ROC analysis is used in many types of research. I use it to examine the ability of molecular docking to enrich a list of poses for experimental hits. This is a pretty standard way to compare the effectiveness of docking methodologies and make adjustments in computational parameters.

Normally this kind of plot would take at least an hour to make by hand in Excel, so I wrote a function in R that generates a publication-quality ROC plot on the fly. This is handy if you want to play around with the hit threshold of the data (i.e., the binding affinity) or experiment with different scoring functions.

According to wikipedia:

a

receiver operating characteristic(ROC), or simplyROC curve, is a graphical plot which illustrates the performance of a binary classifier system as its discrimination threshold is varied. It is created by plotting the fraction of true positives out of the total actual positives (TPR = true positive rate) vs. the fraction of false positives out of the total actual negatives (FPR = false positive rate), at various threshold settings.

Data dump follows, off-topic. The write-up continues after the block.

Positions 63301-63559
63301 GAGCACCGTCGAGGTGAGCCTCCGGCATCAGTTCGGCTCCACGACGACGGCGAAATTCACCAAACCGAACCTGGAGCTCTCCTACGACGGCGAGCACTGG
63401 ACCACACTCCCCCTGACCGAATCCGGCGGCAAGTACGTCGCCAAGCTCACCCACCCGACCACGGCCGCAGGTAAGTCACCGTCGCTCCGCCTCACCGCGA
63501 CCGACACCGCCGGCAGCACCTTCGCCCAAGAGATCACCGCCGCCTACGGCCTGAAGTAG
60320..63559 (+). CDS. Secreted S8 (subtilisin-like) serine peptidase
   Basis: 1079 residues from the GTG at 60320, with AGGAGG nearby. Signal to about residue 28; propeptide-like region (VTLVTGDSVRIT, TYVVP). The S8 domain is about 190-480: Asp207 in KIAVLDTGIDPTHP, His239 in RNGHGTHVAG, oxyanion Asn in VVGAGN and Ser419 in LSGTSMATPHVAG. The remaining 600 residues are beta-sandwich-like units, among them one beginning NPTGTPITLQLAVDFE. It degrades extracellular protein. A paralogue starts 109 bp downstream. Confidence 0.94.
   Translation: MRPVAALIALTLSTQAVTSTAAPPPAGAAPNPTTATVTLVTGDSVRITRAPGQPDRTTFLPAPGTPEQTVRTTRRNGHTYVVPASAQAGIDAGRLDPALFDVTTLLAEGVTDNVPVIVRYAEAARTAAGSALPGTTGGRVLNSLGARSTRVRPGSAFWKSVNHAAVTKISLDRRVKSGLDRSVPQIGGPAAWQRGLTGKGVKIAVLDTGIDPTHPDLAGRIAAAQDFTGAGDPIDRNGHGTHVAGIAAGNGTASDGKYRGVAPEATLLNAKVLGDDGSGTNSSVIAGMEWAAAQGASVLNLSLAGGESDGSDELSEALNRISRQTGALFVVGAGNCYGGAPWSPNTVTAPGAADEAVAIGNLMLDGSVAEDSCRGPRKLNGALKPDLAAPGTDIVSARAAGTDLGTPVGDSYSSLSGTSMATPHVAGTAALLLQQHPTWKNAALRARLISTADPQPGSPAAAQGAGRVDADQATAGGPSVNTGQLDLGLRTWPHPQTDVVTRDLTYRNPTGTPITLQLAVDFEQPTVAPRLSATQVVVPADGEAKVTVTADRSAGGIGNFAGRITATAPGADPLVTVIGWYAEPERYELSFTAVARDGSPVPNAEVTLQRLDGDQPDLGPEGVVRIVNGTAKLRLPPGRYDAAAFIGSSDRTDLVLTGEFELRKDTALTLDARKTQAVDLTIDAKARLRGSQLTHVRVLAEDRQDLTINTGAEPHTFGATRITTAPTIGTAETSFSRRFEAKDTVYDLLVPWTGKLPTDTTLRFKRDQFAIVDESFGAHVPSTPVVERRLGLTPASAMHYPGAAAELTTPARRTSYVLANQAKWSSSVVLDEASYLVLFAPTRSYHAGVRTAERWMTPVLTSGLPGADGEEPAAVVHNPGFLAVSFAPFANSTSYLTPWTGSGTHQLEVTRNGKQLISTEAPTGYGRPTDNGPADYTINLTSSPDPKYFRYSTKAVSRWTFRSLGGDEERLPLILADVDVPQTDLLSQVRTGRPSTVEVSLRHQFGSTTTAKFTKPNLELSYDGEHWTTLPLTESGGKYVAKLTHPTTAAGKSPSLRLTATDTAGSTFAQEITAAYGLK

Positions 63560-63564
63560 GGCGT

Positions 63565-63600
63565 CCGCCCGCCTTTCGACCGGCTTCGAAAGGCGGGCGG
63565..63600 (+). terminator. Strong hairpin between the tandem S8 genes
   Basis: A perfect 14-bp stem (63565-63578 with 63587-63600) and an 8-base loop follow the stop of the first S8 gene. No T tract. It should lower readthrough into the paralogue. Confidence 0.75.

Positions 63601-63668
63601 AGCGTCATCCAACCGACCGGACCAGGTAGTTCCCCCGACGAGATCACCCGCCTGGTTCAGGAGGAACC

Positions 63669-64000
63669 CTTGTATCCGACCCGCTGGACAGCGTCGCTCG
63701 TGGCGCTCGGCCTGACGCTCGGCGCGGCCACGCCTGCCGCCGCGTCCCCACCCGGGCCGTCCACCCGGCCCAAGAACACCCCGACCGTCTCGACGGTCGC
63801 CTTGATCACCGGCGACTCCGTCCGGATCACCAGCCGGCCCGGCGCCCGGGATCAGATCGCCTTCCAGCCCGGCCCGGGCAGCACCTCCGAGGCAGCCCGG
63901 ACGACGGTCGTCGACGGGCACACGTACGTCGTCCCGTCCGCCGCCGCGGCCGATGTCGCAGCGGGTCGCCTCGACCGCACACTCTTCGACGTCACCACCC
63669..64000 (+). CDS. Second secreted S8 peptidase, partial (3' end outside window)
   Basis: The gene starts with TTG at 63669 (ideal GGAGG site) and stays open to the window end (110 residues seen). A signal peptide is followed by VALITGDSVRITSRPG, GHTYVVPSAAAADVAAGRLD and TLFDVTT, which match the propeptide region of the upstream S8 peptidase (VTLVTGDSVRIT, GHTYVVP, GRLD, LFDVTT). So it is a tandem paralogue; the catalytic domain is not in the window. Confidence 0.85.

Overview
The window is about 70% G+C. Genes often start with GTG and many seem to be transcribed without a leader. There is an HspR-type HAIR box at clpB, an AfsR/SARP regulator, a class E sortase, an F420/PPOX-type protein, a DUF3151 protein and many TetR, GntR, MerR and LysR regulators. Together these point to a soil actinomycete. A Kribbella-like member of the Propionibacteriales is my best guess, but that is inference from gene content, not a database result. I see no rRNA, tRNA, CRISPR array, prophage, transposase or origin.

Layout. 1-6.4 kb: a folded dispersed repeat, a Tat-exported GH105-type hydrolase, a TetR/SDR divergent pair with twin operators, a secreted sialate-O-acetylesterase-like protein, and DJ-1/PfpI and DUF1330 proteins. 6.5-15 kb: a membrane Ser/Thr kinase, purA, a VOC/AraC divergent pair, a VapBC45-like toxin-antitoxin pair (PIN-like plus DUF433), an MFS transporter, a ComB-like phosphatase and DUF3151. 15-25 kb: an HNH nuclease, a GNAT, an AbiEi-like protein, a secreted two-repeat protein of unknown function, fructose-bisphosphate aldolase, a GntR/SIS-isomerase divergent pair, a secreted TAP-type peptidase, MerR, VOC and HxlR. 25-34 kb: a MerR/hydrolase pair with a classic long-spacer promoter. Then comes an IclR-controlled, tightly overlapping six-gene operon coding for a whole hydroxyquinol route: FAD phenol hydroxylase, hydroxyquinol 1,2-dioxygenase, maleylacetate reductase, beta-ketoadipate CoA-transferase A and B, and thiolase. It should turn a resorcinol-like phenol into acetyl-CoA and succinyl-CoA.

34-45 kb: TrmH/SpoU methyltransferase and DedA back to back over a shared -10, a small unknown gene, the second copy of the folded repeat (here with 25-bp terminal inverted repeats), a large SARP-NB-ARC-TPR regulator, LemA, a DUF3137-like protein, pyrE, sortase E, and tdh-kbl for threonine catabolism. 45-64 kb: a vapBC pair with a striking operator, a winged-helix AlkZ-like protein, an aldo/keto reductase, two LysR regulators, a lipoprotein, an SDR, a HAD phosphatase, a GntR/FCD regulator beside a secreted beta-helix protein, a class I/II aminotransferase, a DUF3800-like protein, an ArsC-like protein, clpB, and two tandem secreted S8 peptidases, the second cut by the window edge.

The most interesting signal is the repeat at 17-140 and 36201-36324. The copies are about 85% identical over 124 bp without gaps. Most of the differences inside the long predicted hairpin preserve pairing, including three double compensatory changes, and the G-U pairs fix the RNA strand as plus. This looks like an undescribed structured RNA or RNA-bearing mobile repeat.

There are already several ROC plot calculators on the web. But I wanted to write my own using the R statistical language owing to its ability to produce very high-quality, clean graphics. You can find the code here:

https://github.com/mchimenti/data-science-coursera/blob/master/roc_plot_gen.R

The function takes a simple 2 column input in csv format. One column is “score,” the other is “hit” (1 or 0). In the context of docking analysis, “score” is the docking score and hit is whether or not the molecule was an experimental binder. The area-under-curve is calculated using the “trapz” function from the “pracma” (practical mathematics) package.